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Health Care May 15, 2017

Wellness Programs: What Works?

Sponsored Content provided by Laura Greenhow - Owner, Summerfield Custom Wellness

The benefits of worksite wellness programs for employees and employers have been discussed over the past five articles. Are you ready to dive right in?

Before you move forward, consider these questions: What should the program actually look like?; What does the research tell us about best practices?; and the big question that is on everyone’s mind, What really works? The short answer - nothing.

Let’s take weight-loss research, for example. No matter which weight-loss strategy is being studied – calorie-counting, point-counting, carb-counting, cabbage soup diet, grapefruit diet, taco diet, etc. - we see virtually the same results. 

While you are adhering to “the plan” over whatever duration is chosen, your weight loss chart will usually show a downward slope. However, as soon as you are done with “the plan” for whatever reason (the group is over, life happens, it gets too difficult or boring… or frustrating), your chart starts on a steady incline. 

For most of us, this line ends up back where we started, or maybe even higher. This dreaded checkmark is the hallmark of all weight loss programs.

So, what about physical activity programs? While the participant is conscious and engaged, the program works. After life gets in the way, it stops working. What about stress interventions or sleep interventions?  Same deal.

Fear not, all hope is not lost. 

Here’s what you need to know.

A program is only as good as its duration. I cannot tell you how many times I have said this over the years. Everyone wants to hold a six-week program with some sexy title about losing a bunch of weight. And while it may make us think we are helping, the only thing we are helping is another checkmark.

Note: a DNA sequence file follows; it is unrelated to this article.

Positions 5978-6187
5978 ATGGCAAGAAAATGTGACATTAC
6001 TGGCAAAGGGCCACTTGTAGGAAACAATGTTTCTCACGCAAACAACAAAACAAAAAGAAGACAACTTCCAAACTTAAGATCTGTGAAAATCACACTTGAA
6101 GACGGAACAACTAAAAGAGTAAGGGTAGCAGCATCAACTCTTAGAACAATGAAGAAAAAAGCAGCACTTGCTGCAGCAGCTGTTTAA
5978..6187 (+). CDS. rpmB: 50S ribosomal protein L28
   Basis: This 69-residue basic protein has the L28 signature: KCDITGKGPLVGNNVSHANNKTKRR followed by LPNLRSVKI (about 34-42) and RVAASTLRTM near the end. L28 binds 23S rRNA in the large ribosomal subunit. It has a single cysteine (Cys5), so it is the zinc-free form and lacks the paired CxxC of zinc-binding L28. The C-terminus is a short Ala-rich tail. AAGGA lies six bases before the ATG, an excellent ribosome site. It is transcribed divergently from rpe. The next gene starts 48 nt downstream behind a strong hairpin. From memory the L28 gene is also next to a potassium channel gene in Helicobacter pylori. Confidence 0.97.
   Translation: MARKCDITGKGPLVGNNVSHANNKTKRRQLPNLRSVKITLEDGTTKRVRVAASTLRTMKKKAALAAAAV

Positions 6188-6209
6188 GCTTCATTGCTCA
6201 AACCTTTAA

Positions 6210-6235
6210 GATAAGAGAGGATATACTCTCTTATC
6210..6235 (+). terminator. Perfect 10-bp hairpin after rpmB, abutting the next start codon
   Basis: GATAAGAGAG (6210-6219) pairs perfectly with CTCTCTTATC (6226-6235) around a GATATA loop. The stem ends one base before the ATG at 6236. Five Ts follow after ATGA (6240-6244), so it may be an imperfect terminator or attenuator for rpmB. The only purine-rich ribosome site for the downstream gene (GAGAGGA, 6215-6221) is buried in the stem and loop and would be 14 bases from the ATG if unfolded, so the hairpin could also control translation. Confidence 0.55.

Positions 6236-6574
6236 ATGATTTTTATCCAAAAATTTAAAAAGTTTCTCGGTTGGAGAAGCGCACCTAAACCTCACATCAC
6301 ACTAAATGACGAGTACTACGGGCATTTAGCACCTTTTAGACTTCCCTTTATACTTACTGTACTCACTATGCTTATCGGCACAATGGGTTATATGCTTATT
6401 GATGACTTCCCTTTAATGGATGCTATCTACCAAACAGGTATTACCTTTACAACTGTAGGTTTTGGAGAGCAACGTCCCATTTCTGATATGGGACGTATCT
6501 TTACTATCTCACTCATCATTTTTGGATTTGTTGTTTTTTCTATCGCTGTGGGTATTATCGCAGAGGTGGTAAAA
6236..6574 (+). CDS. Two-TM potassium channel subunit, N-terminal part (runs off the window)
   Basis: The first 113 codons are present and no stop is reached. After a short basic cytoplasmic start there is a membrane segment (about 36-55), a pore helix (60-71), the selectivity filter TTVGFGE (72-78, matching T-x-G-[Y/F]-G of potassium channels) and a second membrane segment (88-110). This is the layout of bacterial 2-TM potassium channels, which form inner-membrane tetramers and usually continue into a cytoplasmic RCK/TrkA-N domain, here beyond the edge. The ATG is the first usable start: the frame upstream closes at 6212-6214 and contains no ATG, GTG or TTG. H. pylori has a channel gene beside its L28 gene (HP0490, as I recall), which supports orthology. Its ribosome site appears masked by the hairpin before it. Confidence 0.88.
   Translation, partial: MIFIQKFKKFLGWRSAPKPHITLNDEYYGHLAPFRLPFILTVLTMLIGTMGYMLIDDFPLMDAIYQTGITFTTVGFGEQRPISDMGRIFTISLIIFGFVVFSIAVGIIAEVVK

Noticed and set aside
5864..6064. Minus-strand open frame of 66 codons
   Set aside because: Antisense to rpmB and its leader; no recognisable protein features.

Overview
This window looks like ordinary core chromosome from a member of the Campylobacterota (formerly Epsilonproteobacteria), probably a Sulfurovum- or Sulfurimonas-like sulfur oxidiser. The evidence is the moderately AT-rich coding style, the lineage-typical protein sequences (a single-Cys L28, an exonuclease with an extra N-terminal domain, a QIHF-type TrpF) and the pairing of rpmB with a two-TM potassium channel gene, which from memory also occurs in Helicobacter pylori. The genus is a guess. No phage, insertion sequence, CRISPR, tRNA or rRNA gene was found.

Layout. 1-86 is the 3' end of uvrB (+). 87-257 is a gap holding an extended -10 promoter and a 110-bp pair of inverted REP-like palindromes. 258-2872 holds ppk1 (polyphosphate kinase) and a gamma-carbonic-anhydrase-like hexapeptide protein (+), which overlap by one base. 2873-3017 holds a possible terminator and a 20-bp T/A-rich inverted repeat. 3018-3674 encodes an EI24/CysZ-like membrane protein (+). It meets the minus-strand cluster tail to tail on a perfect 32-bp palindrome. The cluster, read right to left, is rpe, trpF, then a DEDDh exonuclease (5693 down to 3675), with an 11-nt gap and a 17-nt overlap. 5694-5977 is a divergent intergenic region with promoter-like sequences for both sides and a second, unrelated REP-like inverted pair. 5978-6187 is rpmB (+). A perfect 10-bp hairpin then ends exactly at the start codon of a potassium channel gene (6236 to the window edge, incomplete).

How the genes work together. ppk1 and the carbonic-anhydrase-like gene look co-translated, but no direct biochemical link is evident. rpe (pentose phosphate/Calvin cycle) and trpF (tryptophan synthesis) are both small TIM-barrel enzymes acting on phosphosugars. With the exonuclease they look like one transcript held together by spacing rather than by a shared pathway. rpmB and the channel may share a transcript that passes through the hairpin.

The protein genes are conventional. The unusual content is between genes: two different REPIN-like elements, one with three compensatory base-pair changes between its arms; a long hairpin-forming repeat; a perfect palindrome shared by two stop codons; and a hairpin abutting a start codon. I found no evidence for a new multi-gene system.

But guess what? People are well equipped to yo-yo without the help of their employer. The only way to stop the yo-yo is to stack programs back-to-back-to-back-to-back-to-back as you continue to build a culture of wellness at your worksite. The programs must be engaging and tailored to the needs of your employees. Stick with me through this series and you will have a blueprint on how to do that.

A program is nothing without sustainability. Let’s look again at our 6-week program example. Anything with a time limit that doesn’t have an “out” is a waste of time and money, as it will lead everyone straight back to the top of the checkmark.

There are two effective approaches to sustainability that will be explored in depth at a later date. One way is to build the program with reasonable and achievable elements from that start that can become forever habits. The other approach is to create a program with more challenging elements at first with very specific phases that transition back to what a real healthy life will look like after the challenge.

A program built in an environment that doesn’t truly support wellness is the worst program of all. I see this all the time. If you actually want your employees to be healthy, you cannot also bring in cake and pizza and soda for every party and meeting without having anything green available. If you understand that good sleep, stress reduction, and work-life balance are as important to health as broccoli and exercise, you cannot also expect employees to work through the weekend or pull all-nighters.

So, while most employers start their company’s wellness journey with six weeks of encouraging health here or there, the more important first step is deciding to be congruent in words and actions around the healthy culture you hope to build at your worksite. 

As with everything else in life, corporate wellness is an inside job.

Laura Greenhow is the founder of Summerfield Custom Wellness, a Wilmington-based nutrition firm counseling employees toward a shift in health-consciousness.She and her team facilitate programs wherein healthy choices begin to come automatically and are aligned with what the body needs.They see individuals and also work with companies ranging from five to 5,000 employees as they strive for a healthier workforce and a healthier Wilmington.Laura holds a master’s degree in Public Health from UNC-Chapel Hill, with clinical rotations that included New Hanover Regional Medical Center. Learn more at www.summerfieldcustomwellness.com or call (910) 663-5166.

 

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